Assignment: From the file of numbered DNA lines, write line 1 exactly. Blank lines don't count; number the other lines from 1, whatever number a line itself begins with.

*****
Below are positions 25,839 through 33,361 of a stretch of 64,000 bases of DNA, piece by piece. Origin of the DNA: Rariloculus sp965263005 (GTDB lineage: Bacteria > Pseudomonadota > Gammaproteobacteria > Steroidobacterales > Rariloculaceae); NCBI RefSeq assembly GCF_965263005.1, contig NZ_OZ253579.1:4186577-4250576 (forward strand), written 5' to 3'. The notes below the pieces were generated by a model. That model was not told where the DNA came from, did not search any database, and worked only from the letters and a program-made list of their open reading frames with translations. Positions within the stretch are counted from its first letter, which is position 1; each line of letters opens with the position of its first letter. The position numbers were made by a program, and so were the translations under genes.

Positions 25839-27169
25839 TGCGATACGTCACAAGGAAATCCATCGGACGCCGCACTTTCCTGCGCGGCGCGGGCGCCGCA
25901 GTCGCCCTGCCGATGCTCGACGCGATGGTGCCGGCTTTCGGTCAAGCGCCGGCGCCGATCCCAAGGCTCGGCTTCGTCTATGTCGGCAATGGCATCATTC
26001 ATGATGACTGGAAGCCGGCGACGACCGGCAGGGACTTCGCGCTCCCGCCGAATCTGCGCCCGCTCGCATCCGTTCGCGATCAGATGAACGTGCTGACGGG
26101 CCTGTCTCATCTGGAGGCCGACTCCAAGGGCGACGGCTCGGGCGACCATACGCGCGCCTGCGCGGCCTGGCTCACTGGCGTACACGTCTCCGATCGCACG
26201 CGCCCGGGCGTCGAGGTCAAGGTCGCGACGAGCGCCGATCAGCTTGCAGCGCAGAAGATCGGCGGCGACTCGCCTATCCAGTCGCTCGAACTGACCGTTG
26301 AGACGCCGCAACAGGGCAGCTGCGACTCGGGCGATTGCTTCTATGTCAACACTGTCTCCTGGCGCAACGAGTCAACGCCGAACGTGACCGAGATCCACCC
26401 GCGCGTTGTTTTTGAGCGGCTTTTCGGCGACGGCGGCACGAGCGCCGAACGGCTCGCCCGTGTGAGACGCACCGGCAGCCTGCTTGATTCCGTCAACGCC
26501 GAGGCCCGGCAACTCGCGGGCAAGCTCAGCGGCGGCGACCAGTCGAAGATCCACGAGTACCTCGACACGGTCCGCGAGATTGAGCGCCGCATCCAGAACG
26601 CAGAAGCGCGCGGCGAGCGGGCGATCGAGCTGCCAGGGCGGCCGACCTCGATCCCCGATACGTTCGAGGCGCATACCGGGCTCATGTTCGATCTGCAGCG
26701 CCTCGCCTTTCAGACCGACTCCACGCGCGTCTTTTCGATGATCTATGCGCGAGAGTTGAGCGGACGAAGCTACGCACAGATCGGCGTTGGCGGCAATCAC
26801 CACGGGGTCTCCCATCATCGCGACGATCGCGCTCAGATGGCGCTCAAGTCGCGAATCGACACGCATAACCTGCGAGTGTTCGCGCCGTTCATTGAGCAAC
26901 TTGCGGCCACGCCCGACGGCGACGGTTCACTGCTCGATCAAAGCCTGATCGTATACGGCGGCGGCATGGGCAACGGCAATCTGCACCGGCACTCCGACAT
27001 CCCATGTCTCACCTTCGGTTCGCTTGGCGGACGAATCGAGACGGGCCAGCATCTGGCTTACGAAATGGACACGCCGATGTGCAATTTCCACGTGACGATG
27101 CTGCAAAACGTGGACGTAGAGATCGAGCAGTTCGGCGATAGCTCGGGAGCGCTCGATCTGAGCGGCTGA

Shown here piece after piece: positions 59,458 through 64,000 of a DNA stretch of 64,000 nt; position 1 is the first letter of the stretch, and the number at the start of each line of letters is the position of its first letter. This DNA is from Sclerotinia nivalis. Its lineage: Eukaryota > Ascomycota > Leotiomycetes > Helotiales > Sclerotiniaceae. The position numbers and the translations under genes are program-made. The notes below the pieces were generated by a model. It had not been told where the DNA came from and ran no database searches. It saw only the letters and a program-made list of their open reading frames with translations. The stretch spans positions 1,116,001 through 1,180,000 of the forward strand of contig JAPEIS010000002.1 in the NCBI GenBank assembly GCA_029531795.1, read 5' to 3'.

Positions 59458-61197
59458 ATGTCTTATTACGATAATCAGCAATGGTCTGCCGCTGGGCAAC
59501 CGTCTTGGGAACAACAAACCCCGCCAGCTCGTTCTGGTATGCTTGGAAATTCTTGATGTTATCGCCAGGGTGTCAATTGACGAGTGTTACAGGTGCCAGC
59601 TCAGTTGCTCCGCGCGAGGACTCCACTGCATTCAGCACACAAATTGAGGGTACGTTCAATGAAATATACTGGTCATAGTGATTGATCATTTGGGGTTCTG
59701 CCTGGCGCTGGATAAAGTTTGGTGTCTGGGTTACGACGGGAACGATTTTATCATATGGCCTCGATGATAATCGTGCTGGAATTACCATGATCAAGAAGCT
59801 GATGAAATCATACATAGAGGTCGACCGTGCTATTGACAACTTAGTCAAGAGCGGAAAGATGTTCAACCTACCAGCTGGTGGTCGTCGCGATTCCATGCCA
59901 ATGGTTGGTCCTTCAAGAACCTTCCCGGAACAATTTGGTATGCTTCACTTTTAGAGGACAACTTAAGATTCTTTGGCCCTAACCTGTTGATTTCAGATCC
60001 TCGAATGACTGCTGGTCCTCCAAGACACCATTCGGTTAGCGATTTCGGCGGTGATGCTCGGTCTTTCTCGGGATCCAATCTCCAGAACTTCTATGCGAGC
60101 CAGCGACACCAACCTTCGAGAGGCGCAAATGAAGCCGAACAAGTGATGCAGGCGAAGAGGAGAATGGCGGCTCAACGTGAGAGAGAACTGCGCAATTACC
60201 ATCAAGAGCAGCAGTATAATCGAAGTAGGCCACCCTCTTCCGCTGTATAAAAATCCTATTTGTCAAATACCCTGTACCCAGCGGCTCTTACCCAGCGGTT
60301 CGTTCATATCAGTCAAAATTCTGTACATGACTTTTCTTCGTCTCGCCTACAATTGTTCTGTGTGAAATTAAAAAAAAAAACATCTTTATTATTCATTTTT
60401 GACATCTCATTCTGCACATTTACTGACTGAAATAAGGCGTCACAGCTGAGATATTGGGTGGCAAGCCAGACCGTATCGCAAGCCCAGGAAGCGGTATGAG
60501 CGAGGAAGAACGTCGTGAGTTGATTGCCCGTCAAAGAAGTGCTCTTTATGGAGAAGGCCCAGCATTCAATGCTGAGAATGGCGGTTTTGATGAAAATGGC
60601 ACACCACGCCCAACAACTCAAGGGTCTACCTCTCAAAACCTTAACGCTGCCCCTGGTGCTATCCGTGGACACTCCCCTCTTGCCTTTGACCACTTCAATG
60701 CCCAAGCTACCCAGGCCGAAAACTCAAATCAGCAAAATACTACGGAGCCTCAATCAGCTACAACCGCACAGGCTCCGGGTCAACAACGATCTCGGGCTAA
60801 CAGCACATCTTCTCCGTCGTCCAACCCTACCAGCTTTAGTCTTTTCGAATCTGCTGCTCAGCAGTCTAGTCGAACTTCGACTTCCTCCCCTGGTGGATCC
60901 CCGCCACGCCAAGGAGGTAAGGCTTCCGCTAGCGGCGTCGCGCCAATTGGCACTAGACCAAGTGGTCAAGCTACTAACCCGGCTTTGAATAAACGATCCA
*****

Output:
Below are positions 25,839 through 33,361 of a stretch of 64,000 bases of DNA, piece by piece. Origin of the DNA: Rariloculus sp965263005 (GTDB lineage: Bacteria > Pseudomonadota > Gammaproteobacteria > Steroidobacterales > Rariloculaceae); NCBI RefSeq assembly GCF_965263005.1, contig NZ_OZ253579.1:4186577-4250576 (forward strand), written 5' to 3'. The notes below the pieces were generated by a model. That model was not told where the DNA came from, did not search any database, and worked only from the letters and a program-made list of their open reading frames with translations. Positions within the stretch are counted from its first letter, which is position 1; each line of letters opens with the position of its first letter. The position numbers were made by a program, and so were the translations under genes.